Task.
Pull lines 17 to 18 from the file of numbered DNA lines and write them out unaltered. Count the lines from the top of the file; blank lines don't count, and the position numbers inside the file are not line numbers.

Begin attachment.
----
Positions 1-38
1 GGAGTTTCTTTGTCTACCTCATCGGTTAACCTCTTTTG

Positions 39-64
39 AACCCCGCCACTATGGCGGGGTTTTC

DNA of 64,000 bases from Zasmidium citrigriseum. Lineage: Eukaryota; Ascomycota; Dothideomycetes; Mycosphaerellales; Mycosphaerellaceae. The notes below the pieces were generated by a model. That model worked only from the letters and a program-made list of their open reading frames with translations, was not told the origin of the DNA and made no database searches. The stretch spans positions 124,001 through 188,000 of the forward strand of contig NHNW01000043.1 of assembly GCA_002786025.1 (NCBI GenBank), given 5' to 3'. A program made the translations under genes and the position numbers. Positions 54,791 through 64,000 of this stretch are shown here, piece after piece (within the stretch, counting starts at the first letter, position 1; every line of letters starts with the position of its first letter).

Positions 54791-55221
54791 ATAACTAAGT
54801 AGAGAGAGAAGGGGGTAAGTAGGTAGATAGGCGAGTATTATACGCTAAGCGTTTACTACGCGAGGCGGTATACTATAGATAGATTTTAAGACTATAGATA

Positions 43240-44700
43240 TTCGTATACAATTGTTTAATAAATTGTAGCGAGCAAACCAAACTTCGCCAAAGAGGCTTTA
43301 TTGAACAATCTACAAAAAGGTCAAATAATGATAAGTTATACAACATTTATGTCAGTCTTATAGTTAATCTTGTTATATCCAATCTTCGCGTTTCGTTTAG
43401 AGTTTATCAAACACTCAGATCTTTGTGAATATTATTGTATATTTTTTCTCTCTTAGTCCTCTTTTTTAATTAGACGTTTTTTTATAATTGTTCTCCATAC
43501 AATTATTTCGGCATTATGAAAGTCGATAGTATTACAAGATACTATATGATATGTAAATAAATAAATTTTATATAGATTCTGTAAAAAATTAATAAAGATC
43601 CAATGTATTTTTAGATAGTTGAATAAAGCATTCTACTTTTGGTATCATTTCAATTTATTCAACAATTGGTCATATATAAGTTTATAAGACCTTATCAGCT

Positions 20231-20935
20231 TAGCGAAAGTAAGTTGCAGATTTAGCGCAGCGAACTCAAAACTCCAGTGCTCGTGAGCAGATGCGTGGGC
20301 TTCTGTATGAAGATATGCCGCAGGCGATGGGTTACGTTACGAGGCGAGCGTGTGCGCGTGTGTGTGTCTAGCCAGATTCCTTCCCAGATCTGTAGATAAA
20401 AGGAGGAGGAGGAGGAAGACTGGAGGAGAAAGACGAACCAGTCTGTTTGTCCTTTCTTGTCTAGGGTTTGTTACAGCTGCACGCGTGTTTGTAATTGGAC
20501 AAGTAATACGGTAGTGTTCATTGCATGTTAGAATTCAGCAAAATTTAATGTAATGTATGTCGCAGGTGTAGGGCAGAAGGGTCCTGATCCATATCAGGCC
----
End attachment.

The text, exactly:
20301 TTCTGTATGAAGATATGCCGCAGGCGATGGGTTACGTTACGAGGCGAGCGTGTGCGCGTGTGTGTGTCTAGCCAGATTCCTTCCCAGATCTGTAGATAAA
20401 AGGAGGAGGAGGAGGAAGACTGGAGGAGAAAGACGAACCAGTCTGTTTGTCCTTTCTTGTCTAGGGTTTGTTACAGCTGCACGCGTGTTTGTAATTGGAC